There is excitement in the air over President Samia Suluhu assumption of power in Tanzania with pundits putting their money on improved intra trade within the East African Community.
The formation of a new ministry of Investment and her warning to Tanzania Revenue Authority to stop a crackdown on the private sector and other tax defaulters, are two major events that could signal a shift in trade policy change.
“We are excited at what we are witnessing unfold in Tanzania. President Samia is a member of the EAC Heads of State summit. We support any vision that transforms Tanzania or the EAC,” said Dr Peter Mathuki, incoming EAC secretary general and CEO, East African Business Council.
The clamour for press freedom received a boast on Tuesday when President Suluhu ordered the lifting of a ban to media outlets.
President Suluhu has hinted at major changes in the country’s response to Covid-19 pandemic.
Mr Magufuli had promoted herbal remedies for Covid-19, rejected vaccines, refused to release any data on confirmed cases and claimed to have eliminated the virus from his country last year, isolating further Tanzania from the rest of the world.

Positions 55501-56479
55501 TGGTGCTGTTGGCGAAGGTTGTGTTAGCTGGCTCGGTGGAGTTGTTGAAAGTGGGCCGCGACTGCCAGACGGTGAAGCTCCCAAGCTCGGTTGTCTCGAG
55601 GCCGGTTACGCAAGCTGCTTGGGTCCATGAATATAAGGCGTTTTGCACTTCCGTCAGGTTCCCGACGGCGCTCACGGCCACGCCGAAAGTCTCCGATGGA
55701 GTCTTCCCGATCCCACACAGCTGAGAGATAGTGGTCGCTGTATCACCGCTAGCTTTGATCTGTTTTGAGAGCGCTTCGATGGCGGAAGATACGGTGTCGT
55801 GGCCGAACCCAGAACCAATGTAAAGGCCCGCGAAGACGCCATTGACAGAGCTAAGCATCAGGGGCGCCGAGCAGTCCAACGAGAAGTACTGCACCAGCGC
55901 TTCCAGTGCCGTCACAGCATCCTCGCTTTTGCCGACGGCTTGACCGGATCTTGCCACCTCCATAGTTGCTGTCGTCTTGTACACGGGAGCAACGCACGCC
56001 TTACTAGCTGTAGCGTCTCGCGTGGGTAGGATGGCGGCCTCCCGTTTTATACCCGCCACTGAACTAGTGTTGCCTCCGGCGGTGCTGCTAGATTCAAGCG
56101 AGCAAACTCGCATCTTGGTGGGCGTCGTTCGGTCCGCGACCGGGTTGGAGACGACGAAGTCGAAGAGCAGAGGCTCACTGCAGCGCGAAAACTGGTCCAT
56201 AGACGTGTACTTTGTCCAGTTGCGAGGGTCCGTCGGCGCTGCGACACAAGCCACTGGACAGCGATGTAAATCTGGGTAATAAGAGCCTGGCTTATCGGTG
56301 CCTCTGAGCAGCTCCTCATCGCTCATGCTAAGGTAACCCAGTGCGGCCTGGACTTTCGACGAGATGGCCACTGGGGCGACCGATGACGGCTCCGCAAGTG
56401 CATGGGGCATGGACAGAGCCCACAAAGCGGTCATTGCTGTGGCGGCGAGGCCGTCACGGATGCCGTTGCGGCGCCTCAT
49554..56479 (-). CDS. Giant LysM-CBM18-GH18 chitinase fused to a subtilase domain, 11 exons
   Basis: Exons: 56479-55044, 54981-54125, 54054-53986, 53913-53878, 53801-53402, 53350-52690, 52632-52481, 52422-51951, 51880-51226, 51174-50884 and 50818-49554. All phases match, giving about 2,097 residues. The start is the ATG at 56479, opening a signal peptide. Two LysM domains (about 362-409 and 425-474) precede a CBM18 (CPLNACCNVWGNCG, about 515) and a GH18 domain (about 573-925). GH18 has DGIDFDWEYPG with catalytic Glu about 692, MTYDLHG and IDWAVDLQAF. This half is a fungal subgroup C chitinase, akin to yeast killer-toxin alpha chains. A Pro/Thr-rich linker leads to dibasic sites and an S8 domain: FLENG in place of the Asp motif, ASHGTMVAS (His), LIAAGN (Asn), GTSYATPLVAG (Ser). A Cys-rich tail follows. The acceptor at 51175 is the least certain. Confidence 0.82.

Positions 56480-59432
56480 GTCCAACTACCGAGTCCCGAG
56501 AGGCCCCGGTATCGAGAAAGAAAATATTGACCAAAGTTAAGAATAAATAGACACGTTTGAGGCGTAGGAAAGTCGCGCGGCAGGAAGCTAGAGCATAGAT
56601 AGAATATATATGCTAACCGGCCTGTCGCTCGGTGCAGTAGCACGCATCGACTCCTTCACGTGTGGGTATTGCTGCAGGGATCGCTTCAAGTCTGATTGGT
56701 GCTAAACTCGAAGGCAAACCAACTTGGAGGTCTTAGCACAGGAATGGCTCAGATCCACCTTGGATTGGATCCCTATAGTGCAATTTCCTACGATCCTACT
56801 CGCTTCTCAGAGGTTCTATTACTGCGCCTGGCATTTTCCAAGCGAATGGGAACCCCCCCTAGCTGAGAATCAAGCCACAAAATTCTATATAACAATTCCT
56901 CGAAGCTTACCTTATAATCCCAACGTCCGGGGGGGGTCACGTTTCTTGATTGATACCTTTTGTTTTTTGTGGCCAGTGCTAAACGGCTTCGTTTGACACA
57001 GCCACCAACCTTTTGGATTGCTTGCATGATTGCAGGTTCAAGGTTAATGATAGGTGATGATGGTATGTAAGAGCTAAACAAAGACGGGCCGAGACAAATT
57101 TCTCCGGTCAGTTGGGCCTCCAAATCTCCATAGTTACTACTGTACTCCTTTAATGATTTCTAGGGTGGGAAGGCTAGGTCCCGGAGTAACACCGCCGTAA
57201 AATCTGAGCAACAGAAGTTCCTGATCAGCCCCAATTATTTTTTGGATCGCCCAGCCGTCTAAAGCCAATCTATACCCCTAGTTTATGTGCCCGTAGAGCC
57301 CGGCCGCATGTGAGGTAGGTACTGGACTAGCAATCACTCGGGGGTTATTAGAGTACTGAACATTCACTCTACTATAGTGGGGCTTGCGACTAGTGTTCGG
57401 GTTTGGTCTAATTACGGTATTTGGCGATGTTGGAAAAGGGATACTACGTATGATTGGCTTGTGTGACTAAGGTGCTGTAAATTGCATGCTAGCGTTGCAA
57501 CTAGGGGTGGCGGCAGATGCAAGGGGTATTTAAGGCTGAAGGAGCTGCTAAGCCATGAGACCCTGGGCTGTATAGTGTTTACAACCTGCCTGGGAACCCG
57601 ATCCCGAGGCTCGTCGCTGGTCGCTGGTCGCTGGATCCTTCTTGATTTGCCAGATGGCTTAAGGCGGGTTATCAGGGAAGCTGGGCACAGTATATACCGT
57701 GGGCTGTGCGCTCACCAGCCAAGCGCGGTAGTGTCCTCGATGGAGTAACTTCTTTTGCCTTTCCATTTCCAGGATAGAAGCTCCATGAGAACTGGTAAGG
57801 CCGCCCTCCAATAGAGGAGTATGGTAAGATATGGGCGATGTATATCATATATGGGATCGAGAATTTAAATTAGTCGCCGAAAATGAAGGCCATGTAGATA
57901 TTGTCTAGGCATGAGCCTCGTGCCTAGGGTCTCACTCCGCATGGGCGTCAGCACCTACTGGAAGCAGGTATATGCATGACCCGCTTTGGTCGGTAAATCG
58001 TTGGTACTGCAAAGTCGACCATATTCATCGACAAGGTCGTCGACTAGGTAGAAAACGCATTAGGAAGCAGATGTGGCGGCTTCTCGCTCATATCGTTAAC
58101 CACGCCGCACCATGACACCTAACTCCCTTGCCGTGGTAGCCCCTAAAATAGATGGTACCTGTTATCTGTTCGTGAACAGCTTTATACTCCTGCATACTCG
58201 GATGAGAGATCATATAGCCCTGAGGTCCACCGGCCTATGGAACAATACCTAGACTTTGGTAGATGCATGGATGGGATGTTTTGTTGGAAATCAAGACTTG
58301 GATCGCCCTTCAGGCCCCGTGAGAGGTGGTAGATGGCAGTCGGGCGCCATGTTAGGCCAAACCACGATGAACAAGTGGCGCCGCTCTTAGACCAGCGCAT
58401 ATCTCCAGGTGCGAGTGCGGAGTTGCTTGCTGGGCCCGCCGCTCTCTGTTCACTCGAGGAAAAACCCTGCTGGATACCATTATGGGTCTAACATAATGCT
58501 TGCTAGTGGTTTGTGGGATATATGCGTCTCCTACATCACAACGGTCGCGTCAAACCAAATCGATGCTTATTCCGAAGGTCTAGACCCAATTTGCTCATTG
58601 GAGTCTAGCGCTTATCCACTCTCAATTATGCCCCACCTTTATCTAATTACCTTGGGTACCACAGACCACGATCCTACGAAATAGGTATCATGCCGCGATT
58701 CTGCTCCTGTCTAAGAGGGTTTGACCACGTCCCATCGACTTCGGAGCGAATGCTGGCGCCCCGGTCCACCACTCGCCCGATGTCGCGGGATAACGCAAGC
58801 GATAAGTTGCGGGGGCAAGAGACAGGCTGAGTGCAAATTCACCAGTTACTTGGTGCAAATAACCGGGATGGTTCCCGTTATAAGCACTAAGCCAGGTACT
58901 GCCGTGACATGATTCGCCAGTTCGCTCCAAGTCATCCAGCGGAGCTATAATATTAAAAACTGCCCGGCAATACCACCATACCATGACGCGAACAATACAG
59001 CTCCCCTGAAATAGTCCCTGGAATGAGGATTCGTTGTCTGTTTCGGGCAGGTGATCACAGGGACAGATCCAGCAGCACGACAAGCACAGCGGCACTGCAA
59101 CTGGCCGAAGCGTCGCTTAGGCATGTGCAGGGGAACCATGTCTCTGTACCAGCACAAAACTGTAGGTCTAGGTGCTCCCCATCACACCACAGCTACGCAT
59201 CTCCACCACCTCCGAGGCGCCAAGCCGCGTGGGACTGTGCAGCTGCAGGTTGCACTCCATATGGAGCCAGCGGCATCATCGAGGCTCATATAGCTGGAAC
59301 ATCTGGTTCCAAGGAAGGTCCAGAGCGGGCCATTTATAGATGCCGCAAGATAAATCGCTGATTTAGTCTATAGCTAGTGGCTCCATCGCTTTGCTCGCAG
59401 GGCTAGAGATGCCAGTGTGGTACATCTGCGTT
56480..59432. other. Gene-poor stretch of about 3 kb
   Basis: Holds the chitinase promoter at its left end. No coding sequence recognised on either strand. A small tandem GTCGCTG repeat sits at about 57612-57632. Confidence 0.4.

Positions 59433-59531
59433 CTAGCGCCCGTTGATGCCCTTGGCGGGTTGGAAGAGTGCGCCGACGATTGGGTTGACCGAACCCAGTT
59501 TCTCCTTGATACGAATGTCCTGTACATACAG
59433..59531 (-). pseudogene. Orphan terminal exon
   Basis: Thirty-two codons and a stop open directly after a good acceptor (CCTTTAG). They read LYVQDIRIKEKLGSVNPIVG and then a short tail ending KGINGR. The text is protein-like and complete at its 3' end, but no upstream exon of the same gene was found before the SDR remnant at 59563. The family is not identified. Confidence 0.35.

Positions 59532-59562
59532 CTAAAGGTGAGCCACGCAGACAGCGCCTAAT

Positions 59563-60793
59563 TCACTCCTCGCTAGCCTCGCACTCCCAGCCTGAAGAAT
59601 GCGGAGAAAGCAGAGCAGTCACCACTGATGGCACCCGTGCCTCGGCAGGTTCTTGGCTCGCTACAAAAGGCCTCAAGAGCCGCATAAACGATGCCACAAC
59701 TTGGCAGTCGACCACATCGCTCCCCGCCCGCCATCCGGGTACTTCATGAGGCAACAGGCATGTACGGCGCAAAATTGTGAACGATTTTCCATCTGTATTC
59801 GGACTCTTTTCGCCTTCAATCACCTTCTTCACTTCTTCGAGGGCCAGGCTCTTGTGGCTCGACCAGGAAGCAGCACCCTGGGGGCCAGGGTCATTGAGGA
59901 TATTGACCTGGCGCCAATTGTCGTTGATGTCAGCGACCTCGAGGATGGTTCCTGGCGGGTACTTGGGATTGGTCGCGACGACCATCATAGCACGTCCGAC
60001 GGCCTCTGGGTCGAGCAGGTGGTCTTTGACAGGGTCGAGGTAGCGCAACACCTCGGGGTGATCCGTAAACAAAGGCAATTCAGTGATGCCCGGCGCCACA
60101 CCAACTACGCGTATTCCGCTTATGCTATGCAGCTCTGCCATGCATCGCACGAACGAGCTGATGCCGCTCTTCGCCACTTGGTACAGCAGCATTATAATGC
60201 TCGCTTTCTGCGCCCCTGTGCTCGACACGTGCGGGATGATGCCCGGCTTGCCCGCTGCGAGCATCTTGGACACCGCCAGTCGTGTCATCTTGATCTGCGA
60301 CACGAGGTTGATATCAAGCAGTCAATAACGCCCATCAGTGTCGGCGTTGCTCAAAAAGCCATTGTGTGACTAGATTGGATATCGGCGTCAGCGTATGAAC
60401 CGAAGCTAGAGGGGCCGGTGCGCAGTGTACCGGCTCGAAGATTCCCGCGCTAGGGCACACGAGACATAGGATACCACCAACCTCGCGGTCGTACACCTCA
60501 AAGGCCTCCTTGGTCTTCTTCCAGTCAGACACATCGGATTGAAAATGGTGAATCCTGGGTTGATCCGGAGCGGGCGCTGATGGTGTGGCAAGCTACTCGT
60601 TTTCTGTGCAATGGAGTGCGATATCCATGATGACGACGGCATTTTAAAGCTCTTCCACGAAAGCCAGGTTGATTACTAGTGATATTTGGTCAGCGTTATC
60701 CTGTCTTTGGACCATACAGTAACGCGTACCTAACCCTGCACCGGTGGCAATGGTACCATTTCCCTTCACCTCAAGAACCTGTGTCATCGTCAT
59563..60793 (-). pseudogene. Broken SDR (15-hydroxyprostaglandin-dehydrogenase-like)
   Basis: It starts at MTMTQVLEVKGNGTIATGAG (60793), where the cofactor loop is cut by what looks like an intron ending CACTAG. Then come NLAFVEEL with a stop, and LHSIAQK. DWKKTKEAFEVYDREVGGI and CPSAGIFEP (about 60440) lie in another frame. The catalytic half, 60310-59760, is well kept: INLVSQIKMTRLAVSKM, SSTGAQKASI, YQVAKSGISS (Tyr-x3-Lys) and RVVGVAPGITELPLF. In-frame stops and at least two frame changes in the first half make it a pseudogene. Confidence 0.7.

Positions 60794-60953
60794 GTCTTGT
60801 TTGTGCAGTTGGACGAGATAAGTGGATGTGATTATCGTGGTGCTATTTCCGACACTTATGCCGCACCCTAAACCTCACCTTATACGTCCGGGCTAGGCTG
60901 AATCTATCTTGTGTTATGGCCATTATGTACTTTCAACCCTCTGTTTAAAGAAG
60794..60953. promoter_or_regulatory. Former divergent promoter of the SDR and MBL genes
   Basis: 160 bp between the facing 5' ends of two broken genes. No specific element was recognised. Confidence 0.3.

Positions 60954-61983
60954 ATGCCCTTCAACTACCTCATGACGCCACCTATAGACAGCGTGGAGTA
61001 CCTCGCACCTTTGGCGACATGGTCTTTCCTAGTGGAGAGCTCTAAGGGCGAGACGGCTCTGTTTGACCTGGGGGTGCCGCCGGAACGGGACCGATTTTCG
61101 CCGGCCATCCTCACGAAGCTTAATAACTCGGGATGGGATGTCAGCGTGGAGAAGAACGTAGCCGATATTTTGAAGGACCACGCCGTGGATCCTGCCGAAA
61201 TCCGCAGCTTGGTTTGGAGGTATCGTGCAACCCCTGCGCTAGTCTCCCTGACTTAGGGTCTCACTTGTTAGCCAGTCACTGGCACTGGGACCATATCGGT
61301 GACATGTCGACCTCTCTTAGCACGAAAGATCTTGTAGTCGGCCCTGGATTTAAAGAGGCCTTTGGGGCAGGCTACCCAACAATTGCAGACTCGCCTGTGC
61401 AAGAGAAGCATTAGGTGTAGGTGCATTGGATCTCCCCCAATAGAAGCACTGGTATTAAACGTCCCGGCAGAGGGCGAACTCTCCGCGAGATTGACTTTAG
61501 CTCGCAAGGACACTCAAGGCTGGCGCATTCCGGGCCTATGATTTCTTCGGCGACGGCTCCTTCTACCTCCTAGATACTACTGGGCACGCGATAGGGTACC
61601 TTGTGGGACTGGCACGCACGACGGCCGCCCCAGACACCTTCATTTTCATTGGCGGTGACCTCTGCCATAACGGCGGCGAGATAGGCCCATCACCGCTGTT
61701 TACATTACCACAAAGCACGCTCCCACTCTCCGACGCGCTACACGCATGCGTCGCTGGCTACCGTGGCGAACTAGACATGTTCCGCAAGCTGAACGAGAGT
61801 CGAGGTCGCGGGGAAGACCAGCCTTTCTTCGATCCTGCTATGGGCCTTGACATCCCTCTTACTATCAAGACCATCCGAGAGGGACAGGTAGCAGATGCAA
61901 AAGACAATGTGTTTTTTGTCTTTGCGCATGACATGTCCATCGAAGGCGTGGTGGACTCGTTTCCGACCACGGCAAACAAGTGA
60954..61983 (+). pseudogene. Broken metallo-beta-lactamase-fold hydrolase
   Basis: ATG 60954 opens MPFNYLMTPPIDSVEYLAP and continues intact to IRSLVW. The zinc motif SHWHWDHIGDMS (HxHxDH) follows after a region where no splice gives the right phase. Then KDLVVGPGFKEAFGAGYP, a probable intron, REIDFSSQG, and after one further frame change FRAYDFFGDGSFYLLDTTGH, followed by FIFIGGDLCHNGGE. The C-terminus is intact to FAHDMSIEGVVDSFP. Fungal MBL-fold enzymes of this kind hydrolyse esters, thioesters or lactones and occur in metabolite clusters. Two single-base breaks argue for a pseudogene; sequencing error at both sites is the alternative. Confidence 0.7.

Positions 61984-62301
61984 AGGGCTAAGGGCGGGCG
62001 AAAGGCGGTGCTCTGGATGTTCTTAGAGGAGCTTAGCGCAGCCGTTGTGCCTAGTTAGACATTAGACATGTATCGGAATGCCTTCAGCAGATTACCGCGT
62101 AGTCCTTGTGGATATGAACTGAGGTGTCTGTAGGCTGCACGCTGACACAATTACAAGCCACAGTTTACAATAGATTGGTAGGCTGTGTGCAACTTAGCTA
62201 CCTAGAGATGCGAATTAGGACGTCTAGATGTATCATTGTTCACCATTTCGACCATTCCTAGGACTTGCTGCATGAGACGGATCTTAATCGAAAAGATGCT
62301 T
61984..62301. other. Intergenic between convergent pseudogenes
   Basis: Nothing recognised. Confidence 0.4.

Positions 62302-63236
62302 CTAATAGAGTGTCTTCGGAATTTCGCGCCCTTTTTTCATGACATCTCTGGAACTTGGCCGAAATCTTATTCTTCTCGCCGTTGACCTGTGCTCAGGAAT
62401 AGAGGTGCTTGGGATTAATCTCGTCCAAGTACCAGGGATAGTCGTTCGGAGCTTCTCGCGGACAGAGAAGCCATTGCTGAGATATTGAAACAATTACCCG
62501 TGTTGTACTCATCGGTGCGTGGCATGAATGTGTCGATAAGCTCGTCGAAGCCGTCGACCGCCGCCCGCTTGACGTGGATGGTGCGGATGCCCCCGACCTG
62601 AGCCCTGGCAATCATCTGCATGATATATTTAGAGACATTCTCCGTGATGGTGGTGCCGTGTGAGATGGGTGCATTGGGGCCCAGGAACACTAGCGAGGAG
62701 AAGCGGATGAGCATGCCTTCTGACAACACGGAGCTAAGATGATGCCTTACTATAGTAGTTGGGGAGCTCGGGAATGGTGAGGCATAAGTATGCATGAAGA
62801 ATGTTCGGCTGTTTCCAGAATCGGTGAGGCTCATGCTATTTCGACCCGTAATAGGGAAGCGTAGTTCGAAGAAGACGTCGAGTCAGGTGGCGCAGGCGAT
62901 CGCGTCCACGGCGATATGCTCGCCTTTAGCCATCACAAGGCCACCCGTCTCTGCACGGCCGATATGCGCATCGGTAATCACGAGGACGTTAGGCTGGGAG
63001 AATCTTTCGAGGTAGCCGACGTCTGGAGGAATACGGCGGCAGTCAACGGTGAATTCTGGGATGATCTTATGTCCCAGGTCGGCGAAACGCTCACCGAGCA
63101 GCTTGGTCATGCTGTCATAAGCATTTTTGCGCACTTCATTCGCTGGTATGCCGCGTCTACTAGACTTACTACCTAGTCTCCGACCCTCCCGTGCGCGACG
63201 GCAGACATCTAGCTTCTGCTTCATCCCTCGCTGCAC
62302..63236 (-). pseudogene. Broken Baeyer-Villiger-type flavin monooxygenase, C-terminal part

Only last month, after many top officials had died or become ill, did he acknowledge that the virus was still circulating.
In Parliament, excited MPs called on the president to review the country’s stand on a new constitution of whose task force she deputised.
Just 25 days in office, President Suluhu has repositioned the private sector as the engine for economic growth and castigated TRA’s approach to collecting taxes for driving away investors.
She expressed concern that the ports authority had not accounted for about Tsh4 billion ($1.8 million) following an audit and directed the Ministry of Investment to crack down on corruption.
She immediately instructed the newly formed Investment ministry to avoid past mistakes where investors were forced to hire Tanzania nationals as CEOs further driving investments elsewhere.
President Suluhu took issue with immigration and trade authorities who in their role to license new companies deliberately delay in the issuing of work permits ostensibly to solicit for bribes.